Fitness, food and feeling fine – meet Paul Collins

Covid has meant no face to face interviews during 2020-21, but we did set up our ‘interesting people’ section to basically ‘meet’ interesting people, be they from local businesses or organisations, or historical figures. If you’d like to join in, get in touch at budeandbeyond@gmail.com and Dawn will send you some questions – or you can simply write your own narrative to share. One day, maybe face to face will be possible again!

Paul Collins

The latest ‘interesting person’ is Paul Collins of Paul Collins Fitness. It must be said that fitness classes are not my thing these days (though I have had many a gym membership and used to enjoy swimming when I had a pool handy), so it was interesting to find out what motivates someone like Paul to live ‘fitness’ and enjoy an active life.

Paul started out as a chef running his own seafood restaurant (The Grove in Dorset), so I asked where his love of cooking/food came from and how it developed?

I used to help my Grandmother in the kitchen on our family farm and, as a teenager at school, I enjoyed the more practical subjects, rather than the academic lessons.When the careers advisor suggested I joined the army as a chef, I opted for catering college instead at Bournemouth and Poole College. I enjoyed the creativity and the expressive nature of cooking.Plus, I loved the camaraderie and teamwork of working in a kitchen and the discipline needed for a smooth running of a service.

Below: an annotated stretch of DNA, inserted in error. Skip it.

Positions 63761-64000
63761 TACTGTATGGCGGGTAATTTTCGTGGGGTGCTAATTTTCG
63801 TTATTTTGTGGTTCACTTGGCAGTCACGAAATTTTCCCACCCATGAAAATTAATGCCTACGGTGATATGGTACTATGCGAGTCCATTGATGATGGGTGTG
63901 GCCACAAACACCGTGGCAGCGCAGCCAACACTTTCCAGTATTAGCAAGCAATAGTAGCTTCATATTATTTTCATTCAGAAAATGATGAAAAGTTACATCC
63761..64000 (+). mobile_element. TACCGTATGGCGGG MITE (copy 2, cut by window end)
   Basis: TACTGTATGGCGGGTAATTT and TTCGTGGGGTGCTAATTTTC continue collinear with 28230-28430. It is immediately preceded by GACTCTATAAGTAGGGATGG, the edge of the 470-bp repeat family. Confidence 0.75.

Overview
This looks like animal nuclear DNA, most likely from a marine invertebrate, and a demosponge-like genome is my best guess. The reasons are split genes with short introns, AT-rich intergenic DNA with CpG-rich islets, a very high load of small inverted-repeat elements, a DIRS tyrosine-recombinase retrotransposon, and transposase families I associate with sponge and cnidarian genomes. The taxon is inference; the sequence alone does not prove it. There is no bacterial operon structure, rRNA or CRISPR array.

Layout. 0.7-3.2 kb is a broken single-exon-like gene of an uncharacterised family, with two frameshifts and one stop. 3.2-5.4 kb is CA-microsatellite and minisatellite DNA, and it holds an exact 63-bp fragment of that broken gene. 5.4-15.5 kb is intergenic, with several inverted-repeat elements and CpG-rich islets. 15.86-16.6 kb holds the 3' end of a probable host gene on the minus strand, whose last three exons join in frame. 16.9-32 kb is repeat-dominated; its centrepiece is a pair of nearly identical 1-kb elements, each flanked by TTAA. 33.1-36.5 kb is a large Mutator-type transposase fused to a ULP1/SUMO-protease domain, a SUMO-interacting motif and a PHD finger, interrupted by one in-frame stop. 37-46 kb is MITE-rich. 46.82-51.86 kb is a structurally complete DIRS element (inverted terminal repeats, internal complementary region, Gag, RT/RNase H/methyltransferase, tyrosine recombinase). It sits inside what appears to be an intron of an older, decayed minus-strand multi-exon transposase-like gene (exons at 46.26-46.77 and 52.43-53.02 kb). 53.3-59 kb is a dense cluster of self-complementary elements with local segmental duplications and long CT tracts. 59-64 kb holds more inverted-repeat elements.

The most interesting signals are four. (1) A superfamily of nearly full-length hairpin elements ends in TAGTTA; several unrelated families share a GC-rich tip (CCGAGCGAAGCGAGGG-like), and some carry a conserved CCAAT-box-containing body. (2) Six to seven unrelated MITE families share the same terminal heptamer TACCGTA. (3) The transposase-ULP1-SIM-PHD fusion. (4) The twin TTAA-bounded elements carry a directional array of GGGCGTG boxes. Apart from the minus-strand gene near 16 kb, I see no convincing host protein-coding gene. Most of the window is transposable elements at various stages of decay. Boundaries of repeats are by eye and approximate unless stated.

It struck me that this is one of the qualities needed for consistent fitness: self-discipline.

Also, I had the opportunity to work in a Michelin starred restaurant in France, which gave me a solid foundation in classical skills and developed a strong work ethic.

I later travelled around Australia and New Zealand and this exposure to other cuisines further influenced my love of cooking and led to my developing my own style of lighter and healthier options based on classical recipes.

 

For a chef job in a restaurant, expect to work 7 days a week for 12 to 14 hours each shift, according to Culinary Lab. 50 hours a week or more is the industry standard, and the work can be brutal, so burn out is to be expected after a number of years. It may be different when you own your own restaurant, but while working your way to that heady position, the pay is not so great either. So, what prompted Paul’s move to Bude?

 

After five years of running our own seafood restaurant, and 20 years in the catering industry, we sold up and moved to Bude to have a better quality of life with our children and to, of course surf!

From fine food to personal fitness training is linked but still a leap, which is perhaps why Paul also offers nutrition and weight training. How do the two link?

 

I have always been involved in sports and exercise has been an important part of my daily routine as an adult.  I became a Personal Trainer because I wanted to help others achieve their potential. I made a lot of mistakes in my younger years, where I wasn’t shown how to do certain exercises correctly, so it was important to me to see people develop their skills safely. I started my own fitness business ten years ago and have a studio for 121 and small group sessions but I also train a lot of clients outside as there is the extra benefit of working in the fresh air.

As a chef, I understand the health benefits and importance of eating a balanced diet.  The old saying “you are what you eat” is very true.  If we eat junk food, we feel like rubbish.  Good physical and mental health is created in the kitchen, not just in the gym.

 

There are so many fitness trainers around, people who love sport and activity and therefore follow it as a career. What makes Paul’s training any different to the rest?